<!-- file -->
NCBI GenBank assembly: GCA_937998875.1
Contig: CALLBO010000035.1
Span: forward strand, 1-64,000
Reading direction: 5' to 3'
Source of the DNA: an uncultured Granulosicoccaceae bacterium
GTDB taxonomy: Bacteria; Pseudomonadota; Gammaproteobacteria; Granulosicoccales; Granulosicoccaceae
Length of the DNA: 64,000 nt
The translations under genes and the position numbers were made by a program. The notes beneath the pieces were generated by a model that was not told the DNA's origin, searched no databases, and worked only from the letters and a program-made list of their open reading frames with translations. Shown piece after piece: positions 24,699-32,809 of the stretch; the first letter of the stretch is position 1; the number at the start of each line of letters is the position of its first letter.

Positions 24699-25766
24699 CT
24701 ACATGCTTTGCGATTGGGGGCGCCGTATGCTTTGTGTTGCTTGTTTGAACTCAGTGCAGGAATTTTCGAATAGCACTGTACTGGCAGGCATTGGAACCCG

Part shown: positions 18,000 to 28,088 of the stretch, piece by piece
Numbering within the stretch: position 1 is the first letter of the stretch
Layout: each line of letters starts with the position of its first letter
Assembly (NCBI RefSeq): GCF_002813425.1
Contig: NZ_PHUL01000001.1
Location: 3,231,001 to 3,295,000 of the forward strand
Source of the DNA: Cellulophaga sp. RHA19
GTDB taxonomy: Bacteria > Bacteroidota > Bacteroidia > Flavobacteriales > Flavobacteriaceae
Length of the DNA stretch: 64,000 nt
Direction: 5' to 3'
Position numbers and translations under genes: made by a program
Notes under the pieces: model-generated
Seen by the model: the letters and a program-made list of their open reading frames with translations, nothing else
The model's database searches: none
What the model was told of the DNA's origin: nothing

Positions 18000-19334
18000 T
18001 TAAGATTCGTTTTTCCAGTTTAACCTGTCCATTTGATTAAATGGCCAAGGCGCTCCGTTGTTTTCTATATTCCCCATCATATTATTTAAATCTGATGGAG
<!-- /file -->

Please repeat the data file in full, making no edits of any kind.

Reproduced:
NCBI GenBank assembly: GCA_937998875.1
Contig: CALLBO010000035.1
Span: forward strand, 1-64,000
Reading direction: 5' to 3'
Source of the DNA: an uncultured Granulosicoccaceae bacterium
GTDB taxonomy: Bacteria; Pseudomonadota; Gammaproteobacteria; Granulosicoccales; Granulosicoccaceae
Length of the DNA: 64,000 nt
The translations under genes and the position numbers were made by a program. The notes beneath the pieces were generated by a model that was not told the DNA's origin, searched no databases, and worked only from the letters and a program-made list of their open reading frames with translations. Shown piece after piece: positions 24,699-32,809 of the stretch; the first letter of the stretch is position 1; the number at the start of each line of letters is the position of its first letter.

Positions 24699-25766
24699 CT
24701 ACATGCTTTGCGATTGGGGGCGCCGTATGCTTTGTGTTGCTTGTTTGAACTCAGTGCAGGAATTTTCGAATAGCACTGTACTGGCAGGCATTGGAACCCG

Part shown: positions 18,000 to 28,088 of the stretch, piece by piece
Numbering within the stretch: position 1 is the first letter of the stretch
Layout: each line of letters starts with the position of its first letter
Assembly (NCBI RefSeq): GCF_002813425.1
Contig: NZ_PHUL01000001.1
Location: 3,231,001 to 3,295,000 of the forward strand
Source of the DNA: Cellulophaga sp. RHA19
GTDB taxonomy: Bacteria > Bacteroidota > Bacteroidia > Flavobacteriales > Flavobacteriaceae
Length of the DNA stretch: 64,000 nt
Direction: 5' to 3'
Position numbers and translations under genes: made by a program
Notes under the pieces: model-generated
Seen by the model: the letters and a program-made list of their open reading frames with translations, nothing else
The model's database searches: none
What the model was told of the DNA's origin: nothing

Positions 18000-19334
18000 T
18001 TAAGATTCGTTTTTCCAGTTTAACCTGTCCATTTGATTAAATGGCCAAGGCGCTCCGTTGTTTTCTATATTCCCCATCATATTATTTAAATCTGATGGAG